Except that recently companies such as Sunrun have introduced a ‘levelized PPA’. Here the solar company still charges for the electricity the system generates, but divides the estimated annual production into twelve equal payments so the customer’s bill is the same each month.
This has the effect of making the PPA seem even more like a solar lease but the distinction remains. Leasing implies renting solar panels while a PPA is an agreement to purchase power.
Since leases are not common on Cape Cod and PPAs are very common, I’m going to default to the PPS term for the purposes of this blog post.
Cash vs Solar Loan
If you decide to purchase your solar panels, you’ve got two main options when it comes to paying for them. You can either pay for them with cash out of pocket or opt for a solar loan to spread out the cost.
Paying in cash is the most straightforward and hassle-free way to go solar. But not everyone has that kind of money lying around, especially if your home needs additional work before you can install the panels. A new electric panel or roof repair could tack on several thousand extra dollars to the cost. And if you’re paying cash, those are extra costs coming straight from your pocket.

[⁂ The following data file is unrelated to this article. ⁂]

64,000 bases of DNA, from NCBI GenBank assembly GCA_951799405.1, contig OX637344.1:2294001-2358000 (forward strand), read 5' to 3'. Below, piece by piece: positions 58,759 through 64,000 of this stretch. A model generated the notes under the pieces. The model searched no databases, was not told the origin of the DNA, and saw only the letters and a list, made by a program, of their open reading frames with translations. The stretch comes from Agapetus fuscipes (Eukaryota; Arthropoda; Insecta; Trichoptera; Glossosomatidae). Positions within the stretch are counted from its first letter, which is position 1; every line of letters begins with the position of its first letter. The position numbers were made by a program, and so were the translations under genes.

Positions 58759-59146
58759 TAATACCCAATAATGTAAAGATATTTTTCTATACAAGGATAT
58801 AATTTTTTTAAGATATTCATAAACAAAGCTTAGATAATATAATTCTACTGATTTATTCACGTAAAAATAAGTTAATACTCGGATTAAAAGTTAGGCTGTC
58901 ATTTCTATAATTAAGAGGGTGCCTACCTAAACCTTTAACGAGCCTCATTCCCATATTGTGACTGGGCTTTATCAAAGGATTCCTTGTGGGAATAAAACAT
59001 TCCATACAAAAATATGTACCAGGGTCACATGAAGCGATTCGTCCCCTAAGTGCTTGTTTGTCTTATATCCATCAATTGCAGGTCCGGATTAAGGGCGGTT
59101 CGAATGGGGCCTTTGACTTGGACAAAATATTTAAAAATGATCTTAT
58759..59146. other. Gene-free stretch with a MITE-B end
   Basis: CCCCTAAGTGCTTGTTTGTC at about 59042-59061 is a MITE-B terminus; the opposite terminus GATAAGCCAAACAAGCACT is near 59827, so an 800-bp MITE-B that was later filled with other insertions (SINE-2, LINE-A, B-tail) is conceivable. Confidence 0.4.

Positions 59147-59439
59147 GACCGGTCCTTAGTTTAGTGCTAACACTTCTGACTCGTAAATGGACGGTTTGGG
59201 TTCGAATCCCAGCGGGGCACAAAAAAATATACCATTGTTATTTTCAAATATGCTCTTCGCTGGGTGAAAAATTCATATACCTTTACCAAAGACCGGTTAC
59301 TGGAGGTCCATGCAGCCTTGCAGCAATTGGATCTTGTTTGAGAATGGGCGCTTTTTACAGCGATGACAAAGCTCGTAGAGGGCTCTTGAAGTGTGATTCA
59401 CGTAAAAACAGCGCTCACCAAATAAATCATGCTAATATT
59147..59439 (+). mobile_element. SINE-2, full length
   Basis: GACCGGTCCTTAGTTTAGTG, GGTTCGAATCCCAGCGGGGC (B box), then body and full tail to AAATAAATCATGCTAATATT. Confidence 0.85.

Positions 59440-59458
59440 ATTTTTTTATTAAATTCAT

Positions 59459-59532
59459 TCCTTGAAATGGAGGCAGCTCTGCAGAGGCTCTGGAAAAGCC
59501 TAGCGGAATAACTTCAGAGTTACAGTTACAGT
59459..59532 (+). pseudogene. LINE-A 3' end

That’s where solar loans come in, providing terms that cater to solar’s unique needs. What’s more, any home improvements you need can just be rolled into the loan.
You can expect interest rates in the 2.99% – 7.99% range, with loan terms from 10 to 25 years. Naturally, your credit score will impact your ability to secure a loan and determine what interest rate you’ll have to pay.
Keep in mind though; financing might bump up the system’s price tag thanks to dealer fees, which are loan origination fees that lenders add to the cost of the loan.
7 Questions to Help You Decide
Now that we’ve covered these definitions, let’s dive into the crucial questions you should consider before deciding if you should buy or lease solar panels.
1. How Old Are You?